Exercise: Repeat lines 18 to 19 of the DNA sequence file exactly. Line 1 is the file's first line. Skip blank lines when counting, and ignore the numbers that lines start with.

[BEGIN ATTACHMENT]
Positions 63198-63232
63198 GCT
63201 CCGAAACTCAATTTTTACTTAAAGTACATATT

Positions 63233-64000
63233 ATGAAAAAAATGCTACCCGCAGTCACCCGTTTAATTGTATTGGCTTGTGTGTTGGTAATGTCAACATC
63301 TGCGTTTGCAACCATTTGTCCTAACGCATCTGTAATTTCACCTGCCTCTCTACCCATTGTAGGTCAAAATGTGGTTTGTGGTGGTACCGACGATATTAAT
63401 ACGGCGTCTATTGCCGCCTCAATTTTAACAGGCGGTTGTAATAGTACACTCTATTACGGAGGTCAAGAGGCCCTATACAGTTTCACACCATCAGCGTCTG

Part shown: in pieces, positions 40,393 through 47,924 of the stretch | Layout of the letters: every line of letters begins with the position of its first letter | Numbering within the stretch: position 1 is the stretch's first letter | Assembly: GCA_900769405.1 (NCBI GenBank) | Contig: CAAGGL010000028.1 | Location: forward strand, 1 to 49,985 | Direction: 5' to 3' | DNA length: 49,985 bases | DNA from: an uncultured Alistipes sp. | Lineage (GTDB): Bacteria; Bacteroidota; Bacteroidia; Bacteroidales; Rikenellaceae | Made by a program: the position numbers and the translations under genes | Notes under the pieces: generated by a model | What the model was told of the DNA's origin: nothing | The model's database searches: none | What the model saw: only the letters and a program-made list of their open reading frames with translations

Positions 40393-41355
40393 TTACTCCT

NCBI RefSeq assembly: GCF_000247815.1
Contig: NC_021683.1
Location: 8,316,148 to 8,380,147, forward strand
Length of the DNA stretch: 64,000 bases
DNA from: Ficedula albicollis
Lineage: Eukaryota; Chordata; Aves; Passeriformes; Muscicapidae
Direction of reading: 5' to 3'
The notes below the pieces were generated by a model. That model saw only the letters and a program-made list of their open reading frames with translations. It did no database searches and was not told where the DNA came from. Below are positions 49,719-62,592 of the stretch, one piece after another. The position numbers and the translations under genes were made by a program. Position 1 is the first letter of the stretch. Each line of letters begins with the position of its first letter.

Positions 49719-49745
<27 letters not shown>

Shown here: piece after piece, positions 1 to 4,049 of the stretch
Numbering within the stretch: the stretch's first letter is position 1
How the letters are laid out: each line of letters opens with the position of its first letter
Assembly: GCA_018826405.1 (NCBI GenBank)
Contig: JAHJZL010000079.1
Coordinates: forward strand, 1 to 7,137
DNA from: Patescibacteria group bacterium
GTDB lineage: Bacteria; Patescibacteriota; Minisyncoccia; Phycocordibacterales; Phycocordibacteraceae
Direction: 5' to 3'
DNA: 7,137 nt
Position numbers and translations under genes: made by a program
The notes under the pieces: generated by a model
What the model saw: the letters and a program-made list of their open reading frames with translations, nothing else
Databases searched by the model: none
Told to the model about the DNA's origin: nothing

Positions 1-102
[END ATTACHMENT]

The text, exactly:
The notes below the pieces were generated by a model. That model saw only the letters and a program-made list of their open reading frames with translations. It did no database searches and was not told where the DNA came from. Below are positions 49,719-62,592 of the stretch, one piece after another. The position numbers and the translations under genes were made by a program. Position 1 is the first letter of the stretch. Each line of letters begins with the position of its first letter.

Positions 49719-49745